Hey there, time traveller!
This article was published 5/11/2010 (2306 days ago), so information in it may no longer be current.
Airline officials, border personnel and Parliament Hill politicians were all keeping tight-lipped Friday about the stunning spy-novel saga of a young man who boarded a transcontinental Air Canada flight who wore a disguise that made him appear to be an elderly passenger.
The man was seeking refugee status in Vancouver in what an internal Canada Border Services Agency bulletin described as an "unbelievable case of concealment."
The Nov. 1 bulletin, first revealed late Thursday by CNN, came complete with an eyebrow-raising set of before-and-after photos that show the man in various stages of his disguise, which included a leather flat cap, brown cardigan and eyeglasses. The centrepiece, however, was a remarkably detailed, realistic-looking flesh-tone mask, which appeared to be made of silicone or rubber and came complete with a misshapen nose, pursed lips and wrinkles.
The bulletin, written at times in an awestruck tone, described how the man boarded Flight AC018 in Hong Kong on Oct. 29, and looked for all the world to crew members like an old Caucasian man who, curiously enough, "appeared to have young-looking hands."
Later in the flight, however, "the subject attended the washroom and emerged an Asian-looking male that appeared to be in his early 20s."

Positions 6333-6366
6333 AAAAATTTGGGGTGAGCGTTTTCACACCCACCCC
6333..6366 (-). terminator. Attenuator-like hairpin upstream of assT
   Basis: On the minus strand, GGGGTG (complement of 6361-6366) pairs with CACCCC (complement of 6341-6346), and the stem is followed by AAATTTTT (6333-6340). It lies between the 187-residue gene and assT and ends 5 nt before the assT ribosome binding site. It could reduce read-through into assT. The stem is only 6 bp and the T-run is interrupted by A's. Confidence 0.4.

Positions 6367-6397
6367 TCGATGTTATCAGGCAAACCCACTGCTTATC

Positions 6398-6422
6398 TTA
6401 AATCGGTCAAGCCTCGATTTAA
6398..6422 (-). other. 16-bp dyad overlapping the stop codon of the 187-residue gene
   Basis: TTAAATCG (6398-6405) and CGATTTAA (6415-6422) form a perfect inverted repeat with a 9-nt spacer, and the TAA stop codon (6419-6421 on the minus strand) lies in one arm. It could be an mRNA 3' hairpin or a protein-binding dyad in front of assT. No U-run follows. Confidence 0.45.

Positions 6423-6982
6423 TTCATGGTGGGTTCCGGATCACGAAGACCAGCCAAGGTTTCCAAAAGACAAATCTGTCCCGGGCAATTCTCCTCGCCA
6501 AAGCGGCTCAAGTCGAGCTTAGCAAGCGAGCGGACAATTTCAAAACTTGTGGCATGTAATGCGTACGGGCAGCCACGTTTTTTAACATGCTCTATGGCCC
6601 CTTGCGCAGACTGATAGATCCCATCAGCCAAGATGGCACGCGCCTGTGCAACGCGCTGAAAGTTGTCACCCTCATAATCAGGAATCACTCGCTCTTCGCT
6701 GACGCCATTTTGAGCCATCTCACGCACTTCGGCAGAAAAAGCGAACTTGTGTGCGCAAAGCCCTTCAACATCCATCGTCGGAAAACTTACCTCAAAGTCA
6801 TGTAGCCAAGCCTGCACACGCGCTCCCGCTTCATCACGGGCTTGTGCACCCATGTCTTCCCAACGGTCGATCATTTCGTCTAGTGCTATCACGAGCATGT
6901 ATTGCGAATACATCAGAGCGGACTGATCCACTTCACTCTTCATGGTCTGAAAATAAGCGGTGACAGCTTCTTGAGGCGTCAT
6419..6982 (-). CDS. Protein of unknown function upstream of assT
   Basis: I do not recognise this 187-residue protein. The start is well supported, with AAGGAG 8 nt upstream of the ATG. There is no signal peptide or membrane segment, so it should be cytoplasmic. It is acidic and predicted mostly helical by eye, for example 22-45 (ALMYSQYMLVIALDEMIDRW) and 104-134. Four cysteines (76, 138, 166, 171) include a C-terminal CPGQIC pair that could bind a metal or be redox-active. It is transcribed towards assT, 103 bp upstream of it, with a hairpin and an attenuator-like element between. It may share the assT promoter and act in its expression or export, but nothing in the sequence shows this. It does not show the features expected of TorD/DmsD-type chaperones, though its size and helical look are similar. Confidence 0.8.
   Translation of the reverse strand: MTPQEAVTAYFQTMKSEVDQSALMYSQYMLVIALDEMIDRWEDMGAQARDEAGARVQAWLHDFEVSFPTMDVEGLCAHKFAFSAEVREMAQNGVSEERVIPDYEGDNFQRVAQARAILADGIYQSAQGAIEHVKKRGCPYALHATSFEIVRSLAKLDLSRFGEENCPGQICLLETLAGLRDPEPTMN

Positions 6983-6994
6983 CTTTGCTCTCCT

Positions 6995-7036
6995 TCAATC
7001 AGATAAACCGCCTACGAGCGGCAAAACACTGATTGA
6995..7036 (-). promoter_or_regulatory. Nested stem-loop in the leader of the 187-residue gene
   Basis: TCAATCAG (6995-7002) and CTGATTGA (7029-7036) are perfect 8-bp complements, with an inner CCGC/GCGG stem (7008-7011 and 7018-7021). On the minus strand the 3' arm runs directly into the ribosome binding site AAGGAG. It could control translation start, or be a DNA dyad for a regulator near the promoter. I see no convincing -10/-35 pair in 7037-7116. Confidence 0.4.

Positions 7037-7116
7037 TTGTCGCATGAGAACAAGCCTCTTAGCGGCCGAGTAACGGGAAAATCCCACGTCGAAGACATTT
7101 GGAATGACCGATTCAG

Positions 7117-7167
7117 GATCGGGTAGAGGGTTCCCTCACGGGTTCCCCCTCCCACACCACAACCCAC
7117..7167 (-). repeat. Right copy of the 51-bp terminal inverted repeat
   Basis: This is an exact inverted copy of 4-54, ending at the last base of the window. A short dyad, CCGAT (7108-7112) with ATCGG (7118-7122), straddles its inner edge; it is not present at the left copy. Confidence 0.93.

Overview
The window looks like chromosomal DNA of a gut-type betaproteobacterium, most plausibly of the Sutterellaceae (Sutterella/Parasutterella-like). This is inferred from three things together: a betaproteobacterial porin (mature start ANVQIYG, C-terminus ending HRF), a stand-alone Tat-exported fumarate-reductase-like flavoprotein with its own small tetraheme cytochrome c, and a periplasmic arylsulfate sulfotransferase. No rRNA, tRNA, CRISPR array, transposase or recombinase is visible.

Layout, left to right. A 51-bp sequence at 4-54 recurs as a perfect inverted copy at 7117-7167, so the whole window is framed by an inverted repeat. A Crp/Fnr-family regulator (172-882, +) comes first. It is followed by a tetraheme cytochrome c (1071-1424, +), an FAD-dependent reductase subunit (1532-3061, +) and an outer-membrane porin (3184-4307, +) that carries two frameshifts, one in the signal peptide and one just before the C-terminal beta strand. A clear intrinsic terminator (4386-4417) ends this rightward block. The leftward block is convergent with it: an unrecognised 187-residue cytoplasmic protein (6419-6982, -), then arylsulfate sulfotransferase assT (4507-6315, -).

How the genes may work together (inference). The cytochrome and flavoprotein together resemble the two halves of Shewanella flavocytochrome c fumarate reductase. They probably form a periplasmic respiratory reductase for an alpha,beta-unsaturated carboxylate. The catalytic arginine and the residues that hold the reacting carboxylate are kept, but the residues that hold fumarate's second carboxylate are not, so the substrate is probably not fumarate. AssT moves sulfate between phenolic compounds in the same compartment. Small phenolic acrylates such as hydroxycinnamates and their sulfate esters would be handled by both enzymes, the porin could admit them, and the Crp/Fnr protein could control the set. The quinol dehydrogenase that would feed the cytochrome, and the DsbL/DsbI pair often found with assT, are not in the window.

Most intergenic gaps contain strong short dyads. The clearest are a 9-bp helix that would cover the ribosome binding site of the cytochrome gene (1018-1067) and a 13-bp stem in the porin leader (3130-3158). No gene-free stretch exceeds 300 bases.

The bulletin, which was posted to the Internet by CNN, said border services officials believe the young man managed to get on the plane with nothing more than an Aeroplan card and a boarding pass that he obtained from a 55-year-old American passenger.
"As neither Aeroplan cards nor boarding passes reflect dates of birth, it may not have been difficult for the very elderly-looking imposter to pass himself off as a 55-year-old man," the bulletin said.
On Friday, few Canadian officials were forthcoming with details.
The agency eventually acknowledged the myriad media reports about the disguise, but would not confirm the bulletin as its own. The CBSA "did not officially release the report or the photo, and we will not be doing so," it said.
The agency did confirm, however, that border services officials "intercepted and detained the traveller attempting to enter Canada under false pretenses."
It said the traveller is being detained and would be appearing before the Immigration and Refugee Board.
"Protecting the integrity of our borders and safety of Canadians remains the top priority of the CBSA," the statement said. Transport Canada was investigating whether "identity screening regulations were respected," it added.
John Babcock, press secretary to Transport Minister Chuck Strahl, acknowledged the incident.
"Air carriers are supposed to look at a passenger's entire face to determine if they appear to be over 18, and if so, compare their physical appearance with their travel documents," he said.
Government House Leader John Baird called the incident a "deep concern."
"Obviously, we're going to get the facts first," Baird said when asked whether the incident could damage Canada's reputation. "We've seen some of the facts come out with the report. There's going to be a full investigation and we'll await the results of that."
-- The Canadian Press